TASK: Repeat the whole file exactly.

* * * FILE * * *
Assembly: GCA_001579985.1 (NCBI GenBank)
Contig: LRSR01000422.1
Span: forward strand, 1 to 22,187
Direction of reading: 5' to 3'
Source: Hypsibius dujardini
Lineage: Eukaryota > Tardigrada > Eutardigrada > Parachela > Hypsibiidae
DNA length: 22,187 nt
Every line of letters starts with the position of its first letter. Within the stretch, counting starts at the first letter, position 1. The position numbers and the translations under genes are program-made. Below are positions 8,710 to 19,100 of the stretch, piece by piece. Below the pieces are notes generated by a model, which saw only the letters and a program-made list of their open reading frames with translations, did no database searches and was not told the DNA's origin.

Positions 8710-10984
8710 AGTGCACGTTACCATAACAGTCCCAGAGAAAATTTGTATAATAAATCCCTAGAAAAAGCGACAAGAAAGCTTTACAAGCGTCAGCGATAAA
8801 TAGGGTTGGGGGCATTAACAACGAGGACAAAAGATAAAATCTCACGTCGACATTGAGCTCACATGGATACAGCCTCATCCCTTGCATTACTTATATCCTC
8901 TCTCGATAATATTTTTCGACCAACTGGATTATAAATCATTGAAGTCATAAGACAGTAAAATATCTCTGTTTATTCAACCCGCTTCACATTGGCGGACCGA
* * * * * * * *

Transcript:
Assembly: GCA_001579985.1 (NCBI GenBank)
Contig: LRSR01000422.1
Span: forward strand, 1 to 22,187
Direction of reading: 5' to 3'
Source: Hypsibius dujardini
Lineage: Eukaryota > Tardigrada > Eutardigrada > Parachela > Hypsibiidae
DNA length: 22,187 nt
Every line of letters starts with the position of its first letter. Within the stretch, counting starts at the first letter, position 1. The position numbers and the translations under genes are program-made. Below are positions 8,710 to 19,100 of the stretch, piece by piece. Below the pieces are notes generated by a model, which saw only the letters and a program-made list of their open reading frames with translations, did no database searches and was not told the DNA's origin.

Positions 8710-10984
8710 AGTGCACGTTACCATAACAGTCCCAGAGAAAATTTGTATAATAAATCCCTAGAAAAAGCGACAAGAAAGCTTTACAAGCGTCAGCGATAAA
8801 TAGGGTTGGGGGCATTAACAACGAGGACAAAAGATAAAATCTCACGTCGACATTGAGCTCACATGGATACAGCCTCATCCCTTGCATTACTTATATCCTC
8901 TCTCGATAATATTTTTCGACCAACTGGATTATAAATCATTGAAGTCATAAGACAGTAAAATATCTCTGTTTATTCAACCCGCTTCACATTGGCGGACCGA